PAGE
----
June 2, 2006

Fund to help children of man who
lived and died helping others

By John Shaughnessy

As he approached the shot in the championship, Ryan Tunny had no idea how remarkable or decisive this moment would be.

It happened so quickly, just like his decision to use a red marker to write “CH” on his golf ball before the Boys’ Indianapolis High School City Golf Championship on May 4.

Ryan wrote the two red initials in memory of his 33-year-old uncle, Christopher Hutt, a highway worker who was killed on April 18 when a vehicle struck him as he worked at an Indianapolis road project.

Ryan’s gesture was the same kind of tribute that led Hutt’s friends and family to establish a memorial fund for his children.

“He was everything you needed,” recalled Ryan about Hutt, a man that many of his 25 nieces and nephews called “Uncle Hero.”

“He was cool. He was funny. He liked to have a good time. He was a role model, too. He was a very good athlete and he went to Scecina, just like me.”

Ryan had even followed in his uncle’s footsteps, playing football at Father Thomas Scecina Memorial High School, where Hutt had starred as the quarterback when the eastside Indianapolis Catholic school won its first state football championship in 1990.

“Chris was like a father figure to my two boys, Ryan and Jeremy,” recalled Cathy Mayer, Hutt’s sister. “I was a single parent for a long time. Chris would do sports with them—football, basketball and baseball.”

Ryan remembers the unusual way his Uncle Chris sometimes threw him the football when he was a boy. Ryan would stand on one side of his grandparents’ house and his Uncle Chris would stand on the other side.

“He used to throw a football over the entire house,” said Ryan, who is 18.

Ryan faced that same kind of challenge as he lined up for his second shot on the 15th hole of the city championship at Riverside Golf Course in Indianapolis.

Ryan stood 150 yards from the hole when he unleashed his swing toward the ball, sending it sailing toward the green. Seconds later, the ball rolled into the cup for an eagle, two shots under par. The remarkable shot would eventually be the decisive one as Ryan won the city championship by one stroke.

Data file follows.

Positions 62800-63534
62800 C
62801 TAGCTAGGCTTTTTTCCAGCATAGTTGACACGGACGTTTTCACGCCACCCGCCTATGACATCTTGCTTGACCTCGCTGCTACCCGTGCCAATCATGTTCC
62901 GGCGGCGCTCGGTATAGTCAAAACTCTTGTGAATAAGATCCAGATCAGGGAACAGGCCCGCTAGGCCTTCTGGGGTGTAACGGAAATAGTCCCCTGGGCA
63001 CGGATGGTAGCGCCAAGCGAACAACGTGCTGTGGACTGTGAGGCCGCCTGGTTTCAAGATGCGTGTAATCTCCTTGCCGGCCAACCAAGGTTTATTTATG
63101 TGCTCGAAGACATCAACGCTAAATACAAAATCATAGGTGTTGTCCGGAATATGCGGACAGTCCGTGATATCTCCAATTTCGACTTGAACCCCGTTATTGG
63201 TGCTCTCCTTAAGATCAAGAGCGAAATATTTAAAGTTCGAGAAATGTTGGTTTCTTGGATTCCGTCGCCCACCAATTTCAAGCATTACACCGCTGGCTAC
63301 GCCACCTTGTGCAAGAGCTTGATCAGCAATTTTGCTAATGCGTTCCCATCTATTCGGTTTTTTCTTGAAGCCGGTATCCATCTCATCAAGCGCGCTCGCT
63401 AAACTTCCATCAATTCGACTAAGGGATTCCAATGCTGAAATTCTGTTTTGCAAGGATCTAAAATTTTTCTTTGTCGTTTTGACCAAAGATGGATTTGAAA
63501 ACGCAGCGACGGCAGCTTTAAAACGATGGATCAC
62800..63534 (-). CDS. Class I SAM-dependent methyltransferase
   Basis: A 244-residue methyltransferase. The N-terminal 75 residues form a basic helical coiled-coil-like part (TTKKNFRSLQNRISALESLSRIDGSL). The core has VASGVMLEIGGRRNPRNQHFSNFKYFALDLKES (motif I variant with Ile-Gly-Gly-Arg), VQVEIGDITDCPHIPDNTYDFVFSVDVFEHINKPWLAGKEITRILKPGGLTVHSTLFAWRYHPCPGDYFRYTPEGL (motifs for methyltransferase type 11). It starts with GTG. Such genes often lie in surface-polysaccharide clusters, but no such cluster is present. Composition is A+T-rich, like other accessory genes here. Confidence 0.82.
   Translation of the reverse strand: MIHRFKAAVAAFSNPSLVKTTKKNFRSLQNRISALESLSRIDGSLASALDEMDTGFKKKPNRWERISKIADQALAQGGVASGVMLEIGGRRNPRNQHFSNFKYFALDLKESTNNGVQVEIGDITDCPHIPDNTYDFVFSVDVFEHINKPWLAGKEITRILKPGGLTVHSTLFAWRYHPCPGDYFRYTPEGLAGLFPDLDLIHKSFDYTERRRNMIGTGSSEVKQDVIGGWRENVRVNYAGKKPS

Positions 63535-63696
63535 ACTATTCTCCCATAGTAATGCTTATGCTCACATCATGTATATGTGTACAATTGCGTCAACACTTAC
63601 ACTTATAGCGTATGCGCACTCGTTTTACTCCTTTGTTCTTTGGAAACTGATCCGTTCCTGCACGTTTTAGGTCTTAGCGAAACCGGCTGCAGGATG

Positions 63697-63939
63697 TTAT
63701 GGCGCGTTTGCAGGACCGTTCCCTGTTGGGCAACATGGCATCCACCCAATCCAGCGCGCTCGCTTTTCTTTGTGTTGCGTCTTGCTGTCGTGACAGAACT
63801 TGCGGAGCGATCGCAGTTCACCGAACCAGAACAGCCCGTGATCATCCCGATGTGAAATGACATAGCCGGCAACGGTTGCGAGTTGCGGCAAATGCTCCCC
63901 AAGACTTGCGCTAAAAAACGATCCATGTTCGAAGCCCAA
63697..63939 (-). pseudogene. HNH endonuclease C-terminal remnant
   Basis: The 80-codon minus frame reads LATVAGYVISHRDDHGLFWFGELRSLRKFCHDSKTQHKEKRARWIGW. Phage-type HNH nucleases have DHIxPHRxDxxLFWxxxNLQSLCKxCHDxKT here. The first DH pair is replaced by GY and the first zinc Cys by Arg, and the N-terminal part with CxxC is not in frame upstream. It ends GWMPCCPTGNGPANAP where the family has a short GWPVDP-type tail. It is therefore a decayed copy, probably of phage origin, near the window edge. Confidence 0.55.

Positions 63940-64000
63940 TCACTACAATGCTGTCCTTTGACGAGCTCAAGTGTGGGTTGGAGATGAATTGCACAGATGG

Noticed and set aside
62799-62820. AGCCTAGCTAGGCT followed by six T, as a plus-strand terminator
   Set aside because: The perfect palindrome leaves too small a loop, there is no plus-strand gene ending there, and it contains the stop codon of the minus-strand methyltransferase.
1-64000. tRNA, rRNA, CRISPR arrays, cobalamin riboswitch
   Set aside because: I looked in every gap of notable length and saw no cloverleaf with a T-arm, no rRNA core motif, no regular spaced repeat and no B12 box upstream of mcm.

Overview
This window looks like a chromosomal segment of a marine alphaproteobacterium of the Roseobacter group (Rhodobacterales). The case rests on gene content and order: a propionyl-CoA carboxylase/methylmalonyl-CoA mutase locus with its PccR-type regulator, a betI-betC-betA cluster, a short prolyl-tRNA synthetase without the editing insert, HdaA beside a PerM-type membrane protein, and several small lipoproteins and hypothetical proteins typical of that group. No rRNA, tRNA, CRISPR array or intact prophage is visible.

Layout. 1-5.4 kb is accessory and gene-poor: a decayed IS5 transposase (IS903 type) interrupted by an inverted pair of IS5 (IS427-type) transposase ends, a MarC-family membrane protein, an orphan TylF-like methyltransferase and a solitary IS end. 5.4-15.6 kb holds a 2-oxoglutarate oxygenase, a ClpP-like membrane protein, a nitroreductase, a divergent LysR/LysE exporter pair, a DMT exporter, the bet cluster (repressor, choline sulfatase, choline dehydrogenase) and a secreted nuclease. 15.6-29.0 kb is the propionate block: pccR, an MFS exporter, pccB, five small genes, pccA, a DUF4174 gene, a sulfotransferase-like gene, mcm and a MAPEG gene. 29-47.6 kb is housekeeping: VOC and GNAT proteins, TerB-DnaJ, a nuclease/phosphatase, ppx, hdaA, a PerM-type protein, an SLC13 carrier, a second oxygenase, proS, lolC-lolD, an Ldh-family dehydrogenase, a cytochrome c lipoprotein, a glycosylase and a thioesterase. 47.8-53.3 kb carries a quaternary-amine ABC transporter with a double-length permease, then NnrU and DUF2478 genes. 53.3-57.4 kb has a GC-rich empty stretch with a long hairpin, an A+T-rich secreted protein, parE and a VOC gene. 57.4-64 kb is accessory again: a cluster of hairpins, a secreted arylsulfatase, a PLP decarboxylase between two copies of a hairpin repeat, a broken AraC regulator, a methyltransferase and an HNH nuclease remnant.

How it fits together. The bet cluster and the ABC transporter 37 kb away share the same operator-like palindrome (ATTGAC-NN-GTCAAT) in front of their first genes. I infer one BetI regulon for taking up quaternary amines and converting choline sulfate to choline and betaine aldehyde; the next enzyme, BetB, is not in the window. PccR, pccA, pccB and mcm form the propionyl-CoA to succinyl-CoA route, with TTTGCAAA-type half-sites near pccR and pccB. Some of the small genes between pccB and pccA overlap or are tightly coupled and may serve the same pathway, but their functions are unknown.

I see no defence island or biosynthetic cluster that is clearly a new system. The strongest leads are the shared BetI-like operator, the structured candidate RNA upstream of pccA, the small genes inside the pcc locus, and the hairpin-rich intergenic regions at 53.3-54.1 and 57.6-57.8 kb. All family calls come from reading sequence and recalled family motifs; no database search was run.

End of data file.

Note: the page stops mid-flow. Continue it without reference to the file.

“I’ve made that shot in practice, but never in a tournament before,” said Ryan, who recently graduated from Scecina. “I was really excited I made the shot. When I saw it in the cup, I saw my uncle’s initials.”

Still, Ryan doesn’t credit making that shot to any heavenly influence from his Uncle Chris. Rather, he sees it as a result of hard work, dedication and effort—qualities that he believes he shared with his uncle, qualities that others saw in both nephew and uncle.

“They’re alike in their athleticism, their toughness, their sense of humor,” said Ott Hurrle, who coached both in football at Scecina. “Ryan has the sly sense of humor that Chris always had.”

For Ryan, his memories of his Uncle Chris always start with the difference that he made in his life as a child, the difference he made in being a role model he could look up to and follow.

Ryan saw those same qualities in the way that his uncle served as a father to his two daughters, 6-year-old Cameron and

3-year-old Katie Mae.

Ryan knew his uncle would also be the same kind of special person and father to the unborn son that his wife, Kristin, is carrying. She is due to give birth to a boy in August, a boy who will be named Christopher.

“Being a husband and a father was the most important thing to him,” said Cathy Mayer, Hutt’s sister and Ryan’s mother. “He simply adored his wife, Kristin, and their two daughters. They were his energy source. One smile or hug from his little girls, and he was good to go for the day.”

It’s why his friends and family have established the Christopher G. Hutt Memorial Fund for the Benefit of the Hutt Children. They want to help him for all the times he made a difference to them.

“I hope the fund continues to grow,” Hurrle said. “It’s very important. He was always helping people. When he died, he was helping others and trying to keep others safe. Those children are going to miss their father. The youngest child will only know his father through the memories others have of him.”

Ryan has his own memories and mementos.

He keeps a rose from his uncle’s funeral in his room. He also has a special place for the golf ball with his uncle’s

initials: on his dresser, amid the trophies he has earned through the years.

“I don’t play with that ball anymore,” Ryan said.

He paused and then added, “I wake up and think about him every day. I know everyone in my family does, too.”

(For more information about The Hutt Children Fund, contact Tricia Anthony of The National Bank of Indianapolis at 317-726-2751. Make checks payable to The Hutt Children Fund and send to:
The Hutt Children Fund, c/o Tricia Anthony, The National Bank of Indianapolis, 4930 N. Pennsylvania St., Indianapolis, IN 46205.)


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